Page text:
M: How do you gauge when you’re going somewhere how your crowd will be? Do you know where your fans are or do you just kind of wing-it?

K: I think that we’re young enough of a band that we don’t really know that yet. So, I guess we wing-it. It’s always a surprise, whether its good or bad.

M: Any cultural barriers or mishaps along the way in foreign countries?

K: No mishaps.

C: I mean, I guess just like going to countries or cities where people don’t speak english is kind of a barrier, but it’s also interesting to go somewhere where people don’t speak english.

M: So tonight you guys said it was the 3 year mark of your first practice, right?

K & C: Yea, yea.

M: So you’re all from different bands, but what made you want to come together and form The Babies three years ago? What was it about each other or something that made you want to come together?

C: Well me and Kevin were just friends for a little while and then one night we were hanging out at this bar together and we were going to go to this other bar that was a ten minute walk away and I was like, ‘do you want to stop and get road sodas?’ and then Kevin was like, ‘whowa, we should start a band called road sodas!’, like OK sure? But then we actually took it up and practiced, and me and Kevin played together the next week, just the two of us and then we decided to become a real band and change the name to The Babies, cause Road Sodas is kind of a silly name, I guess.

K: Yea, it started very casual, just friends playing guitars together, and then sort of evolved into something bigger.

M: What do you guys think, as opposed to the other bands you’re each in, what does The Babies bring that your fans can see thats different from your other acts?

K: Aesthetically different, I play bass in Woods, so if you came to see a Woods show, I’m playing bass and I’m not singing and playing guitar like I am in The Babies. So to come see Woods you see me play bass and you see me play guitar in The Babies.

C: Yea, in the Vivian Girls I write all the songs and I don’t play as much lead guitar, I play either chords or solos. Where as in The Babies its just a different method of songwriting, I play lead guitar a lot which is really fun, and it just has a totally different aesthetic than both Woods and Vivian Girls which is really cool for us to do.

K: Just a different band, you know? When it comes down to it, its a completely different band. So its fun to have that conjunction, like in one band I can do something different.

C: Yea, we don’t consider it a side project, it’s just another band, you know what I mean?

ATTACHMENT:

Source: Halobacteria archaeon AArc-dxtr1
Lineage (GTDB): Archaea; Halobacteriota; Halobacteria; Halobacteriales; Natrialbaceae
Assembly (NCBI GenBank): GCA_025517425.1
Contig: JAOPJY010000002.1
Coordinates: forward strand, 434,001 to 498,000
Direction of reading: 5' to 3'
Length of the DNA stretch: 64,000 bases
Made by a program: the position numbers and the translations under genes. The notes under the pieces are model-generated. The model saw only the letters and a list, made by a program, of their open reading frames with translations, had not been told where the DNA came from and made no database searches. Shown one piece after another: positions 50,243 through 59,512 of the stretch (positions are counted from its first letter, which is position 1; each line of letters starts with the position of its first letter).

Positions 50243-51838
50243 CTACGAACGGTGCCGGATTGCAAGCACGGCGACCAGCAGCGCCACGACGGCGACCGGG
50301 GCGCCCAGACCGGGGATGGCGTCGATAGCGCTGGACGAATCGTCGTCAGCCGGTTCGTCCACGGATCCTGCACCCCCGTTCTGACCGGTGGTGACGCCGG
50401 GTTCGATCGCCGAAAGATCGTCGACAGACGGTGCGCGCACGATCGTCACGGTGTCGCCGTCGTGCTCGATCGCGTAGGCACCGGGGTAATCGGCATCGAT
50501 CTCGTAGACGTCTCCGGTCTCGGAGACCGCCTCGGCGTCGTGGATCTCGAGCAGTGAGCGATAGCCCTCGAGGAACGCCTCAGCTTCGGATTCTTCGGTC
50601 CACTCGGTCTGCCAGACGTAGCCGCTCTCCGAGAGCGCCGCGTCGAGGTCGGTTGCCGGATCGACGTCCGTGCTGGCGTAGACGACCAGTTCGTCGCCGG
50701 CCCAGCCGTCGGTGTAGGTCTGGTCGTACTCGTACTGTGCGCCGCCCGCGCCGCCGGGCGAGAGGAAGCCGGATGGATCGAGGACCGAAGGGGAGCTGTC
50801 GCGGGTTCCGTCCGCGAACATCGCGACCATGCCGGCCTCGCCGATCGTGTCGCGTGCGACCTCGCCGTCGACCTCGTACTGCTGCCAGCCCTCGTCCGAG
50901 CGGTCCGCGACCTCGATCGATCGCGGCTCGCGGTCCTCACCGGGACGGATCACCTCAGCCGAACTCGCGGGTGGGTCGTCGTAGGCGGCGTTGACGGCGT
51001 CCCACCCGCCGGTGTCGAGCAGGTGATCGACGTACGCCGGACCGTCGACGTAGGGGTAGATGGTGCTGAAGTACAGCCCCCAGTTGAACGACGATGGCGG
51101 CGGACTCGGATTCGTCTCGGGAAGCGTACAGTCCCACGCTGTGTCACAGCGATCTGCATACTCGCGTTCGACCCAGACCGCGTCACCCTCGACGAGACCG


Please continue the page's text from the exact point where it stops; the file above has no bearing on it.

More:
M: Right, right. So in the Spring you released your self-titled debut, and then in October you came out with a Cassette [Live at The Smell]. What made you guys want to release a live cassette as opposed to just a digital release or anything like that?

K: We just got asked, like a small cassette label in LA saw that we were playing in Los Angeles and asked if they could record it and put it out, and we were into it, so.

M: Yea, definitely a good idea, I dig it.

K: Totally.

C: Whenever somebody asks us to do something and we’re into it we’re like, why not?

K: Yea, they’re a cool label and they’re cool people and we’re also very into cassettes. It’s cool to have an actual printed nice cassette, you know, and it’s a document of that night of ours in Los Angeles and it’s cool that people can listen to it and hopefully enjoy it.

M: And it was a good night overall?

K: Great night. Yea.

C: Great night! Yea, really good. I love The Smell, that’s where we played when that cassette was made.

K: That was my first time at The Smell, and I’d heard so much about The Smell, from bands like Niko Niko and No Age, but I’d never been there. And then we played our show there and it was great, its cool that it was recorded, my first night at The Smell.

M: So our show is about new music, so we wanted to cover you guys, but what kind of new music are you guys into?

K: Well, speaking of Los Angeles, we have a very good friend who has a band called White Fence and in Brooklyn we have a couple of friends who play in a band called Widowspeak and

C: Theres also Crazy Band from LA, they’re good friends of ours,

K: Crazy Band is great. We actually played with Crazy Band and White Fence at The Smell show where the tape was recorded. I also, I really like everything thats happening in San Francisco right now, like The Fresh & Onlys.

C: Fresh & Onlys are like one of the best bands around today, they’re just so incredible. A real inspiration.

K: I like Real Estate, obviously.

C: Obviously! Theres just so much good music around right now, its hard to just pick a few. You know what I mean? I feel like a lot of people are really jaded about music today, but I think that theres actually like so much great stuff coming out and I’m really thankful to be living in a time where theres an abundance of great music.

K: Yea, same here. And also, its done on a scale thats not like, all about making money, its nice.

M: Yea, that’s an awesome way to look at it. So, well, since this is the kick off of your east-coast tour, and then what? Mid-west, Canada?

K: Well actually, after we end our shows with Real Estate we’re going further South and playing a couple more shows and then we’re gonna go to Los Angeles the last two weeks of February and record a new record.

M: Word, that sounds good! Great, well, any final works?

K: Well, peace in the new year! No war!

Sounds good to me.